I recently caught up with Dr. Susan Katz of the CRDM program to get her thoughts on the art of scholarly publication. Here is her advice:
And here is the “source code” for the infographic (aka her original answers):
What would prevent a seminar paper from being publishable?
In recent years, I have noticed several recurring problems with manuscripts that I have reviewed. Note that these are not necessarily ms. that were written by grad students! (1) Poor organization. (2) Insufficient research (inadequate literature review). (3) Minor grammatical and typographical errors that interfere with comprehension (PROOFREAD!). (4) A general lack of consistency and cohesion.
What is the most important element of a publishable paper?
Implications. The readers have to see the value in what you have written about. Ideally, the study will have implications for teaching, future research, and practice, but it MUST have implications for at least one of those areas.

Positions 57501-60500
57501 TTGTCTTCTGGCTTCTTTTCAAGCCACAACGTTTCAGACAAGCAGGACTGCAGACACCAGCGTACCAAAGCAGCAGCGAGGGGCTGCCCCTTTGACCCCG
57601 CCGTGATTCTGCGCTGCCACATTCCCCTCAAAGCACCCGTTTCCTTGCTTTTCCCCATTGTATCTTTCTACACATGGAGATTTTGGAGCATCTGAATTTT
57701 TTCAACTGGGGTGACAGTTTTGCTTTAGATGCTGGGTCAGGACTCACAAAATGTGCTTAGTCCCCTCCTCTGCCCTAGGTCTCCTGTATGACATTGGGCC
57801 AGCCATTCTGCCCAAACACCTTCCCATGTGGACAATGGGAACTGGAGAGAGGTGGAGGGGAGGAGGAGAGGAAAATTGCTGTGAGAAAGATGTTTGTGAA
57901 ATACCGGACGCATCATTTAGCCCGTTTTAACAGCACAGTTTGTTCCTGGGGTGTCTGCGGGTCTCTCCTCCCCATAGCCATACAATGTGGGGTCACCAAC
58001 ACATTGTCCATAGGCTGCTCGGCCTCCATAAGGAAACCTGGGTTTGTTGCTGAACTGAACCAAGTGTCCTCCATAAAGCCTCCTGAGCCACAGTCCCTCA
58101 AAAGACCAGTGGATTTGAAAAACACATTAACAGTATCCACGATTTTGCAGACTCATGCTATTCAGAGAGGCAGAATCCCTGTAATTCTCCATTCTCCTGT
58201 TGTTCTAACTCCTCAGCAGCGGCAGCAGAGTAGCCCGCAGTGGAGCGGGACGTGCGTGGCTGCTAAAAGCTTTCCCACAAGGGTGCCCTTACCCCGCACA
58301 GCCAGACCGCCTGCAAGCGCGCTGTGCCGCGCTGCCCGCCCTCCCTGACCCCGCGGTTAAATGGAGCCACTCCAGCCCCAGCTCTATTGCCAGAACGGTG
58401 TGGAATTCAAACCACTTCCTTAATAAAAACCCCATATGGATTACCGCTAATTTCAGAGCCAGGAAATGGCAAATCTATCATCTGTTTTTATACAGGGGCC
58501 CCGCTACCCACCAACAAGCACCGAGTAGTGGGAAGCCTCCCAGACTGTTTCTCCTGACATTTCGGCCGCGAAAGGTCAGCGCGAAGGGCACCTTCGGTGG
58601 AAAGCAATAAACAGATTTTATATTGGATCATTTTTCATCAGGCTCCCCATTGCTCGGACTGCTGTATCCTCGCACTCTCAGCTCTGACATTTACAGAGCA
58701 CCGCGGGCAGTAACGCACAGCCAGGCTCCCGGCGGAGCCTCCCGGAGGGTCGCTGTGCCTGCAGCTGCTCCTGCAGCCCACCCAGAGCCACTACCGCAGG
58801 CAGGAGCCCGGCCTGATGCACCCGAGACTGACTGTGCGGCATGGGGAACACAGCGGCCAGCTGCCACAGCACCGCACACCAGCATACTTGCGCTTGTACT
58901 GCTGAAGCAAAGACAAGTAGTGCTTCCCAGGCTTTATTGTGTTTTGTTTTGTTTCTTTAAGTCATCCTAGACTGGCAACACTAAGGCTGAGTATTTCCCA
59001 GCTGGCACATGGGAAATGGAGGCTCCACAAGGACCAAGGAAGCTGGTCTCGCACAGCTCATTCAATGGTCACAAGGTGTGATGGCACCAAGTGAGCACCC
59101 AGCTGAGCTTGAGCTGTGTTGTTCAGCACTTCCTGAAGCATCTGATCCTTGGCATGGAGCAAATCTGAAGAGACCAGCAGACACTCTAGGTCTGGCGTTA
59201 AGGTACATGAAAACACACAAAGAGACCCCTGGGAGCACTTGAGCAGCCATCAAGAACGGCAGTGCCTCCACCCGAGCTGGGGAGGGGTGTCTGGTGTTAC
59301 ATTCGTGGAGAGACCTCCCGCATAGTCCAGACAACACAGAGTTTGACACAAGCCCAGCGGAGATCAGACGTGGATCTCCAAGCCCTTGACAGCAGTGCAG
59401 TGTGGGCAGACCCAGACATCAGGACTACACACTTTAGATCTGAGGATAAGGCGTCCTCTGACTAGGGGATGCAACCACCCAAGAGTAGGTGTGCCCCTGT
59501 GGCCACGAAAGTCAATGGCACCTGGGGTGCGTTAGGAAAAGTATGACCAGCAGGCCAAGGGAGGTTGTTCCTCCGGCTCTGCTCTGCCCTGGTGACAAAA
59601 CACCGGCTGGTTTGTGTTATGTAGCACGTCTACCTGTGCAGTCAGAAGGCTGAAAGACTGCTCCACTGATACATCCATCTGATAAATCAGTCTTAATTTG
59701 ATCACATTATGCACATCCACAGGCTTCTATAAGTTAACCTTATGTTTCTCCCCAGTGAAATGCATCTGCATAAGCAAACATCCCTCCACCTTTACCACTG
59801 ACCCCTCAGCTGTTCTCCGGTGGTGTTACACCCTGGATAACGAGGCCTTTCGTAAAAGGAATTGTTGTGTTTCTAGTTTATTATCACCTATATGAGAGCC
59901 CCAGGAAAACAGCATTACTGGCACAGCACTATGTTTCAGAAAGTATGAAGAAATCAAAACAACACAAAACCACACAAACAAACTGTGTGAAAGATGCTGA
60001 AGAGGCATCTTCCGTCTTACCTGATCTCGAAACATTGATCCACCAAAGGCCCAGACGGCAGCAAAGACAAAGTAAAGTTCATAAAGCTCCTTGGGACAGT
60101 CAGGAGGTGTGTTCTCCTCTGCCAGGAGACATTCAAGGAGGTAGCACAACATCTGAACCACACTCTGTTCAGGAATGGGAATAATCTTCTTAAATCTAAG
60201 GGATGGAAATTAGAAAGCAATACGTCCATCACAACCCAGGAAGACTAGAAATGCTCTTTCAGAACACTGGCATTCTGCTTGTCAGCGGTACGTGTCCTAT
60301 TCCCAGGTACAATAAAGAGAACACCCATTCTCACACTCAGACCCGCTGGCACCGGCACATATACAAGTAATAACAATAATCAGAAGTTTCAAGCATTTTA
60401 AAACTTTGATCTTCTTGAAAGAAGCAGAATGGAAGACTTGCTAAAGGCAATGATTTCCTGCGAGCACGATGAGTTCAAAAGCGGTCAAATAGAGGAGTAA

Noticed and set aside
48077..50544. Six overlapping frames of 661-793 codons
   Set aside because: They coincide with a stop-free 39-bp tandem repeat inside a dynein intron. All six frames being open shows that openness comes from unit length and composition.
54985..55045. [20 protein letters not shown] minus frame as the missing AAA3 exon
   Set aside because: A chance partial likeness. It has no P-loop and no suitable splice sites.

How do you go about *beginning* the process of writing an academic paper?
I’m a serendipitous researcher, which means that I just pay a lot of attention to what’s going on around me. I listen to colleagues for the possibilities of collaborative work, respond to suggestions that arise from reading or discussion from courses I teach, and get involved in various groups around campus that are of interest to me. I also just try to pay attention to what I find really interesting and see if there is something that I can contribute to the conversation on that topic. When I actually start writing, I’ll try to tailor the project to a specific journal. I will, on occasion, discussion the paper with the journal editor first to see if they would be interested.
Any other advice or suggestions about the topic of academic publishing?
Don’t get discouraged if an initial draft is rejected. When I was a graduate student, the first paper I submitted to a journal was rejected. I read the first paragraph of the rejection letter, and then stuffed the whole thing back in the envelope (this was before electronic submissions). I never even looked at the feedback to see what I might have done to revise the paper or if they had suggestions about other venues that might have been more appropriate! Learn to take criticism as something helpful–most reviewers are going to want to help you improve, they’re not just being mean. And just keep at it.